Google's Data Liberation Front commits to making it easy to get your data off of Google's servers

Kudos to Google for committing to data-portability in its online applications: its new "Data Liberation Front" initiative makes it easier to take your data and move it back to your own computer, or a competing service.
We're a small team of Google Chicago engineers (named after a Monty Python skit about the Judean People's Front) that aims to make it easy for our users to transfer their personal data in and out of Google's services by building simple import and export functions. Our goal is to "liberate" data so that consumers and businesses using Google products always have a choice when it comes to the technology they use.

What does product liberation look like? Said simply, a liberated product is one which has built-in features that make it easy (and free) to remove your data from the product in the event that you'd like to take it elsewhere.

Introducing Liberate your data! (via /.)


  1. Very cool.

    I’ve got tons docs and mail and contacts and to do lists and analytics…all in Google. Sometimes I worry about what happens if Google goes bust (or turns evil).

    This initiative goes a long way towards quieting the voice in my head that keeps going, “too much Google!”

  2. Does this include, when “taking information off” of googles servers, that it is no longer “on Google” as in google keeping a copy?

    Or just that once you upload, you get a copy too?

    Their ‘persistence’ policy of reading and tracking everything you do with google, their policy of only ‘deleting’ what _you_ can see of the data stored with them, and not deleting what they have collected and what you upload or store is…. whats the word…oh yes, evil.

    If they are beginning to consider removing that data, it would be a big turn around.

  3. I highly approve, and agree with #1. Problem is, there are still too many tools these days which are putting data onto Google in the first place… and Google’s user agreement just doesn’t have the kind of customer responsibility written into it that more traditional businesses have (banks, to take the first one that comes to mind.)

    Cloud services are a fine idea. But I think I’d rather pay for one actually designed as a service rather than trust someone whose first responsibility is to their advertisers.

    (I don’t think Google is evil… but I don’t trust them to resist the dark side.)

  4. Judean Peoples’ Front isn’t a skit, it’s part of the movie Life of Brian.

    Dammit, Google, I thought your slogan was Don’t Be Evil!

  5. Anonymous2, I think you may want to reassess your definition of ‘evil’.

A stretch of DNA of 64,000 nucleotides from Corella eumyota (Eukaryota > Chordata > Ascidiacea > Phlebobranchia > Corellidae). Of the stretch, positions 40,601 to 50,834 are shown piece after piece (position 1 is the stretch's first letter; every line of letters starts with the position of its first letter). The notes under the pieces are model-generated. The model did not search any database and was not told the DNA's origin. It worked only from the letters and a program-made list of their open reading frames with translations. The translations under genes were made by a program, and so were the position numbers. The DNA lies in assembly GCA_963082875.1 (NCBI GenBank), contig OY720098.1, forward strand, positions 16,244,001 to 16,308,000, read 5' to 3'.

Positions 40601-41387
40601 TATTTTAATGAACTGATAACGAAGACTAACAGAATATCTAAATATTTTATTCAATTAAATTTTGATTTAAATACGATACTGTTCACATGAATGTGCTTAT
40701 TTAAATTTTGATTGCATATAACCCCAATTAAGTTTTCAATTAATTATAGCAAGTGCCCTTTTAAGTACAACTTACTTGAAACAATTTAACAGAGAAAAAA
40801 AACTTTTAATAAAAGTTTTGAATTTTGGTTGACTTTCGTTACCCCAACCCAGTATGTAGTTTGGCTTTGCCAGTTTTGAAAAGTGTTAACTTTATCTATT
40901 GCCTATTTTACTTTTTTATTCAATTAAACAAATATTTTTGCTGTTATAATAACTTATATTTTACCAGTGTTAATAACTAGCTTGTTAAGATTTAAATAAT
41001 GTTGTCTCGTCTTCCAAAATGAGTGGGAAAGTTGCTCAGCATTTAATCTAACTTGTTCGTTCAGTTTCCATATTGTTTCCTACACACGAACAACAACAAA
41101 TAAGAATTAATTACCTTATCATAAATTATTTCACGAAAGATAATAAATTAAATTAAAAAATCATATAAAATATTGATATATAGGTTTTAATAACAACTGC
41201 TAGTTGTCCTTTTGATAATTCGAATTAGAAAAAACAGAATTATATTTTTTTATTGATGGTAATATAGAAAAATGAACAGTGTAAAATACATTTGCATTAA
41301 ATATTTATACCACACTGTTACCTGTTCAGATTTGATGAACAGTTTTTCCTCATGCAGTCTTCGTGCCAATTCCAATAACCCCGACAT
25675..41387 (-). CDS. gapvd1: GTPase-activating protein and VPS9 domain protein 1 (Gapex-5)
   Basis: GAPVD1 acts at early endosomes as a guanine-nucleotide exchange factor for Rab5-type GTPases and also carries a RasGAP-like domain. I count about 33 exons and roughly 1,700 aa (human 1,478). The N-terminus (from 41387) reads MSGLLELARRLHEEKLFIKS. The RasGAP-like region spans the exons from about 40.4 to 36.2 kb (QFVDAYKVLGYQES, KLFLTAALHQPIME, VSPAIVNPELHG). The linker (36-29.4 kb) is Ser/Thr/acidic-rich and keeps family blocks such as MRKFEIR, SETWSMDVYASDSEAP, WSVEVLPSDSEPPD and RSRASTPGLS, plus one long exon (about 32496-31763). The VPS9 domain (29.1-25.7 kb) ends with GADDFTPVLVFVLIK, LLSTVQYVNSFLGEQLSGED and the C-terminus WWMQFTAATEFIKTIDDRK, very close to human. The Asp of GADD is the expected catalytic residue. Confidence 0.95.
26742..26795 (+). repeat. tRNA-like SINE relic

Also, practically all internet services that handle people’s data (which is most of them) have a similar clause, saying that even if you remove your data, there may still be a residual copy on their servers.

    This is not just a problem with Google, it’s a problem with mass-data.

  6. That is one of the most bad-ass logos ever created. In today’s blipvert culture, NOTHING exists unless it has a catchy soundbite and/or visual graphic that can appear on a sticker. This project nails them both!

  7. Said simply, a liberated product is one which has built-in features that make it easy (and free) to remove your data from the product in the event that you’d like to take it elsewhere.

    That definition is too broad.

    Removing your data from a site is fine if it’s all yours. But what if it’s bricks in a shared wall?

    Over the last year or two, I’ve seen a small but increasing trickle of users who believe they should have the right to have their comments deleted from interdependent online conversations. I emphatically disagree.

    Sure, the users own their own words. No other person has the right to duplicate, re-use, or reprocess their words which appear in that conversation.

    However, they don’t own the conversation. It’s a shared construction. The words they contributed to it got built into its structure. They don’t have the right to come back later, chop it to pieces, and destroy its context.

  8. It rather looks as if they mean remove in the sense of “get a copy out” rather than in the sense of “delete”.

    Disingenuous, to say the least.

  9. Hmm. Given their own admissions regarding the origins of their name, they could hardly complain if someone started a “people’s front of data-liberation” with the goal of actually deleting the data.

    The nicest thing they could do would be to call us “splitters!”

    (Apologies to anyone reading this who hasn’t seen Life Of Brian.)

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